• If you don’t like numbers — don’t own a salon/spa: Your Profit & Loss Statement and Balance Sheet are your company’s scorecards. Your Cash-Flow Projection is your revenue goal plan and expense If anything you just read is displeasing to you, don’t be an owner. If you’re always fighting cash flow and hoping for profit, it’s time to fall in love with your numbers. If you don’t care about the tools that create financial success, the future could care less whether your business survives or not. Got it?
  • Grow your company and brand first: For 25 years, Strategies’ battle cry has been to grow a rock-solid company and powerful brand first. Why? Because a rock-solid company and powerful brand provide the resources and structure to attract and grow great people and talent. The whole concept of growing “columns on the appointment book” and individual clientele building creates a seriously unstable foundation where clients are loyal to an individual — not your company and brand. To succeed in the future, all of the skills of your company are available to each and every client. Read the next bullet.
  • Rethink the appointment book: Would you use your appointment book differently if the names at the top of the columns were replaced by “expertise and levels of expertise” for specific services? Would you book clients differently? Would you be able to have better and more specific consultations with new and existing clients? Would your overall productivity rate (hours available for sale versus hours sold) dramatically improve? Would this approach give your company a distinct point of difference in your marketplace? Today, in its most basic form, the salon/spa appointment book is about individual “clientele building” — not company and brand building. Walk-outs devastate salons and spas. The traditional approach to using the appointment book plays a role in that devastation. The future is about building a company that can take extraordinary care of its customers and employees. Got it?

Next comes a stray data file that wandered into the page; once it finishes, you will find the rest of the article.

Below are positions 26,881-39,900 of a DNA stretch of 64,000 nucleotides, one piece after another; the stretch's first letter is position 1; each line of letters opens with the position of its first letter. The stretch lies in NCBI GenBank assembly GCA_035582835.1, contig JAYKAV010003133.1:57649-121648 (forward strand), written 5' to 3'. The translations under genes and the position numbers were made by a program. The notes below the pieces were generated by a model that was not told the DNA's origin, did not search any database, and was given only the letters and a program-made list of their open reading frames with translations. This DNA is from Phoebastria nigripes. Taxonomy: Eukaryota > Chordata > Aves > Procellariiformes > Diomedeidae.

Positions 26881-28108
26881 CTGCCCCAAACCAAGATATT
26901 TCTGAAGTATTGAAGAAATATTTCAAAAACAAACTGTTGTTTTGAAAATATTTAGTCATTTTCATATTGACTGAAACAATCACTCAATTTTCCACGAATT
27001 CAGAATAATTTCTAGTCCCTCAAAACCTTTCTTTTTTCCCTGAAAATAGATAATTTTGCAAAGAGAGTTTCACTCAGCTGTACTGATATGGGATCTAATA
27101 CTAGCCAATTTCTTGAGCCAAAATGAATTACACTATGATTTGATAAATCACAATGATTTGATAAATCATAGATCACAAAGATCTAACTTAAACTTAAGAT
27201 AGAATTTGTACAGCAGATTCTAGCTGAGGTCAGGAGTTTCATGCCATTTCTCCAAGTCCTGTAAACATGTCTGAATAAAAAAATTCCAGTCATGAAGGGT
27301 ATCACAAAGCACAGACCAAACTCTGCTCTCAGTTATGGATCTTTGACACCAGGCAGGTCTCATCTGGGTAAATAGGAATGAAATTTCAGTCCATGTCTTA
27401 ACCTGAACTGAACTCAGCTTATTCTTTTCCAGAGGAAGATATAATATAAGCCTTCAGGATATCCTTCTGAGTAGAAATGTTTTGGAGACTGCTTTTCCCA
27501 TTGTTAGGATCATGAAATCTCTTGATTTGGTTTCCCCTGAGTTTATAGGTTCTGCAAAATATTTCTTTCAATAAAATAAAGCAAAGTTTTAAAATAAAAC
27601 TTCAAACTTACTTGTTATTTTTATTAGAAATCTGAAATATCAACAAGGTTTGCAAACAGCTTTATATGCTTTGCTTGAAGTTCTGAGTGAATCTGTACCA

• Commission needs to go away: I’ve been standing and preaching on my Team-Based Pay soapbox for almost five decades. Commission is essentially pay based on piecework. It’s about growing individuals. It’s about clientele building. It’s about paying top dollar for the wrong behavior and performance. It’s about not having any control over your largest expense — service payroll. Commission is a variable hourly rate. California is leading the charge on addressing commission pay inequities with AB 1513, and more recently AB 490, both targeting compensation for downtime/rest time. In the future, should other states look behind the commission pay curtain, things can, and will, get ugly. FACT: Team-Based Pay salons and spas are unaffected by these laws because all time at work is compensated. It’s time to question the viability of commission before the future arrives.
  • “We” will replace “me”: Employee-based salons have always been about creating “we” cultures. However, the antiquated and “generally accepted” approach to growing a salon/spa business simply, methodically and effortlessly has created “me” cultures. The only way to truly create a “we” culture is to thoroughly and completely change the business model. Those that do will be prepared for the future.

Here’s my challenge to you: Do not brush off any of my preceding points and predictions. It’s time to make the best and right decisions for your company’s future. It’s time to get excited about the future of employee-based salons and spas … not to fear change.